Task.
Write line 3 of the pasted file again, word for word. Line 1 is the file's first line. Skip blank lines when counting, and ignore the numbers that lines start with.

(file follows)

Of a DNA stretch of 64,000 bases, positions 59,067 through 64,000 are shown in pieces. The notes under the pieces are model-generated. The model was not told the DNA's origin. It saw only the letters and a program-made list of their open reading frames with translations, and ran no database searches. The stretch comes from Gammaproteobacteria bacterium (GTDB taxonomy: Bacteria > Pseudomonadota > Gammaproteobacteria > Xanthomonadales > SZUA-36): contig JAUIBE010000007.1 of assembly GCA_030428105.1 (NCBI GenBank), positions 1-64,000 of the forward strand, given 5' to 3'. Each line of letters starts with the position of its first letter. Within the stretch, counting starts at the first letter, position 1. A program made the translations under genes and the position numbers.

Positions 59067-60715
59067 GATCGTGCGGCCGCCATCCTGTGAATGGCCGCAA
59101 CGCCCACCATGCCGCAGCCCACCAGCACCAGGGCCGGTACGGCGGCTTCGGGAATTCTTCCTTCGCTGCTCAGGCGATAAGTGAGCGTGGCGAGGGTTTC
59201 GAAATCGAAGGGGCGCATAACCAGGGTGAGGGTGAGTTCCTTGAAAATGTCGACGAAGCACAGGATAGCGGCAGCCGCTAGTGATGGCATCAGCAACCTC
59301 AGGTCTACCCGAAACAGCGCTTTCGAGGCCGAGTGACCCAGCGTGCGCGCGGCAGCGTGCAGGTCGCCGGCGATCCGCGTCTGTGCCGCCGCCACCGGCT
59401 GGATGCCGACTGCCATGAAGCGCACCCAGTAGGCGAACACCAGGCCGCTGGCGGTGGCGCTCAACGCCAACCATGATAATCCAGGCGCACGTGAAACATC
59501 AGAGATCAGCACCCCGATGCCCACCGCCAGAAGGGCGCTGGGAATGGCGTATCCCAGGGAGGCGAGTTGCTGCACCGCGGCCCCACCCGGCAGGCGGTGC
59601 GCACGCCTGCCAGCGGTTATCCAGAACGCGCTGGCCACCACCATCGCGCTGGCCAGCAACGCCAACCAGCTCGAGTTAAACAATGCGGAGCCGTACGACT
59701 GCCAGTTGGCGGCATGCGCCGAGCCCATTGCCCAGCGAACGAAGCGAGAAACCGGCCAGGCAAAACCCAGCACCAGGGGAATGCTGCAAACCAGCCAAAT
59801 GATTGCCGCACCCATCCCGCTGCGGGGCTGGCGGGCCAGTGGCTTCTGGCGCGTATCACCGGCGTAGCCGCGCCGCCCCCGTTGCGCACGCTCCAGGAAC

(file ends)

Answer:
59067 GATCGTGCGGCCGCCATCCTGTGAATGGCCGCAA